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Let G be an abelian group, $T$ the torsion subgroup of $G$. If $G/T$ is torsion-free, then $T$ and $G/T$ must be disjoint. $G=T \bigoplus G/T$ implies this as well. I don't understand why they are disjoint in the first place.

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This is a mess: $T$ and $G/T$ don't even live in the same group. And aren't you assuming that $G/T$ is finitely generated or something? – Arturo Magidin Apr 26 '12 at 22:05

What you write does not make sense: $T$ "lives" in side $G$, but $G/T$ is a quotient of $G$, not a subgroup. It does not really make any sense to talk about the intersection of $T$ and $G/T$.

What is true is that if $G/T$ is finitely generated, then since $G/T$ is torsion free then it is isomorphic to $\mathbb{Z}^r$. Pick an isomorphism. Then for each of the elements $e_i \in \mathbb{Z}^r$ ($e_i$ has a $1$ in the $i$th coordinate and zeros elsewhere) we can pick an element $g_i\in G$ such that $g_i+T$ corresponds to $e_i$ in $G/T$ under the chosen isomorphism.

Then the $g_i$ generate a subgroup isomorphic to $\mathbb{Z}^r$: if $a_1g_1+\cdots+a_rg_r=0$, then projecting onto $G/T$ we get $a_1e_1+\cdots+a_re_r=0$, hence $a_i=0$ for all $i$; so $\langle g_1,\ldots,g_r\rangle = \langle g_1\rangle\oplus\langle g_2\rangle\oplus\cdots\oplus \langle g_r\rangle$.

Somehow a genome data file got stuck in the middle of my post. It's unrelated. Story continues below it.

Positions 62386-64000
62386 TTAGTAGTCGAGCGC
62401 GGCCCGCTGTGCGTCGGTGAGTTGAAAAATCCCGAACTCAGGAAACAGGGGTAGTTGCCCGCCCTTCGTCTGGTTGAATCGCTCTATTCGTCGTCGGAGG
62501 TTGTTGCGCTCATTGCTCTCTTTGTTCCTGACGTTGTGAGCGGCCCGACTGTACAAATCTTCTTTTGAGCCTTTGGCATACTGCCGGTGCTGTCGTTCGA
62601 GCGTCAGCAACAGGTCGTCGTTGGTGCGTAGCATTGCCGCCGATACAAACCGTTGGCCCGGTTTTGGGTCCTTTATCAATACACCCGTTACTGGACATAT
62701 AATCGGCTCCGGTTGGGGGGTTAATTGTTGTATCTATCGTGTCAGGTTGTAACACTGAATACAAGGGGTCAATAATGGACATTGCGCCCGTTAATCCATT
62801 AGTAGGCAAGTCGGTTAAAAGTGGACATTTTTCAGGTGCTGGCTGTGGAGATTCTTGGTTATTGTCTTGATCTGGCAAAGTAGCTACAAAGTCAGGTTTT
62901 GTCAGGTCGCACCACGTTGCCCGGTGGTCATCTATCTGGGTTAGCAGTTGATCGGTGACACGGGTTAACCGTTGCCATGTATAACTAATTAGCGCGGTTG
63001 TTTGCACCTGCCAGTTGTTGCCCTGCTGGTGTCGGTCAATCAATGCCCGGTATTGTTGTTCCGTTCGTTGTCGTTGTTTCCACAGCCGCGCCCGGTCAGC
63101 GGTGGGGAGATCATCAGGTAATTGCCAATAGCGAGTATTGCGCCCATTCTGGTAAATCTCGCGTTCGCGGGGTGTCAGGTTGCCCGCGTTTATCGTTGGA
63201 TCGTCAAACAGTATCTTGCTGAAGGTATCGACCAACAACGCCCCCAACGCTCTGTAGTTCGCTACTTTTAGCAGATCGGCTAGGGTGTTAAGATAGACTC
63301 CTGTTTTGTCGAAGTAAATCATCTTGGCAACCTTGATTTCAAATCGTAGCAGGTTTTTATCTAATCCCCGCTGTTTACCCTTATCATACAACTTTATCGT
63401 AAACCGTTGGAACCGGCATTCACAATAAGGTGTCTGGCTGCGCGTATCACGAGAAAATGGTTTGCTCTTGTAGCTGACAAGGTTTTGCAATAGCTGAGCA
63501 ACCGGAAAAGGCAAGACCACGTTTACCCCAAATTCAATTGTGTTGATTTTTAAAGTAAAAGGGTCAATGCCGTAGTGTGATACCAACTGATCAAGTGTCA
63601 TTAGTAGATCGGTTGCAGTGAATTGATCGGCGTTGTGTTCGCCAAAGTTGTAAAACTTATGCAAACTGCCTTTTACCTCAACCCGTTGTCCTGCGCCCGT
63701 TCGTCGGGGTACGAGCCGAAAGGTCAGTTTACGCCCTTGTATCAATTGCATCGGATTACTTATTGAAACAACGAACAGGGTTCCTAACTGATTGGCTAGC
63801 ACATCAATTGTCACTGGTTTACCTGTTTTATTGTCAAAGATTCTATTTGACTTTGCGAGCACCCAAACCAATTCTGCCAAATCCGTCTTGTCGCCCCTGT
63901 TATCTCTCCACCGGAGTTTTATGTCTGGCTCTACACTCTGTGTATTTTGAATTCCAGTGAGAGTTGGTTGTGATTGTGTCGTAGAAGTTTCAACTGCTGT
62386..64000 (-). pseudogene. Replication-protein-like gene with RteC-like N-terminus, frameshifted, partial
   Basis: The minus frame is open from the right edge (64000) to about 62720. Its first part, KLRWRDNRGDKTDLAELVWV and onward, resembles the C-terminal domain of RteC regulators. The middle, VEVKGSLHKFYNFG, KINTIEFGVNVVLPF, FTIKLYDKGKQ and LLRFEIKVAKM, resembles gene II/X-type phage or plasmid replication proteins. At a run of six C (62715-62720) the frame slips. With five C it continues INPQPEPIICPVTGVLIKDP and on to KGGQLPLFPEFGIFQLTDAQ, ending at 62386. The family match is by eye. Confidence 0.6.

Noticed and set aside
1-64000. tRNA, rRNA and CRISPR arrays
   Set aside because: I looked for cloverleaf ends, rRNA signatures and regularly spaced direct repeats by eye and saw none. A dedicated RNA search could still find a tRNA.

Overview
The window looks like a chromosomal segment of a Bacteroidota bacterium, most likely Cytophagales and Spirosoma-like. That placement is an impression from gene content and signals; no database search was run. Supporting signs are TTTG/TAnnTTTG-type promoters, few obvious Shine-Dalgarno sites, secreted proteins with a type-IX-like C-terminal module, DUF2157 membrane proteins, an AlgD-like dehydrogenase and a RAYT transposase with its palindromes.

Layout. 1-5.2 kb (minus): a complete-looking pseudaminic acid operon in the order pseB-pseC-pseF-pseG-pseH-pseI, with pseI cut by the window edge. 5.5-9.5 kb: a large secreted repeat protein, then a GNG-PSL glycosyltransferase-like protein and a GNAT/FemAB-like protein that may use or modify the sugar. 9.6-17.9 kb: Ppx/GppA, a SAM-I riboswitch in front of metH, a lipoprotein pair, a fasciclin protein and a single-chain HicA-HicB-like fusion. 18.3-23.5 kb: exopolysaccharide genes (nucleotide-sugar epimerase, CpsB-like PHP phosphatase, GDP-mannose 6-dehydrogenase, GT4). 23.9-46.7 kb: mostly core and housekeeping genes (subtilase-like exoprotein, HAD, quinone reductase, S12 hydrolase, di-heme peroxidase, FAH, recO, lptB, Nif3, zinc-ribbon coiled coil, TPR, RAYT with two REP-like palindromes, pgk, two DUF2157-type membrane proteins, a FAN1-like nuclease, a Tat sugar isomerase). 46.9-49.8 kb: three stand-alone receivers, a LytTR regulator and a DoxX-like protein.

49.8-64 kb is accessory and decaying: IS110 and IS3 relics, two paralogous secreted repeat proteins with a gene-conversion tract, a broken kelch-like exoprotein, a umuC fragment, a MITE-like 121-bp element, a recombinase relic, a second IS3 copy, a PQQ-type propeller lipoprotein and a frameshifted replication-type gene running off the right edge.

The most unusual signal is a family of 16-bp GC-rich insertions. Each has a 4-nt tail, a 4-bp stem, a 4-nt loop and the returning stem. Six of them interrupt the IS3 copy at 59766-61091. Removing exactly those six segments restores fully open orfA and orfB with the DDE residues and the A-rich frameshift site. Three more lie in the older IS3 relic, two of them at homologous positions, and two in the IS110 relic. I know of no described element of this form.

And now we have the important point: $\langle g_1,\ldots,g_r\rangle\cap T = \{0\}$. For if $a_1g_1+\cdots+a_rg_r\in T$, then there exists $n\gt 0$ such that $n(a_1g_1+\cdots+a_rg_r) = 0$. This gives $$na_1g_1+\cdots+na_rg_r=0,$$ hence $na_i=0$ for all $i$, so $a_i=0$ for all $i$. That is, the intersection is contained in $\{0\}$.

Since $T+\langle g_1,\ldots,g_r\rangle = G$ (e.g., by the isomorphism theorems), and the intersection is trivial, we get $$G \cong T\oplus \langle g_1,\ldots,g_r\rangle \cong T\oplus \mathbb{Z}^r\cong T\oplus (G/T).$$

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What is not true. If $G=\prod_{p}\mathbb{F}_p=\mathbb{F}_2\times\mathbb{F}_3\times\cdots$, then $G/T$ can not inject to $G$. In particular, $G$ is not isomorphic to $T\oplus G/T$.

Proof It is clear that $\bigcap_ppG=0$. It suffices to show $\cap_pp(G/T)\neq 0$. The image of $x=(1,1,\ldots)$ is in $p(G/T)$ for every prime $p$.

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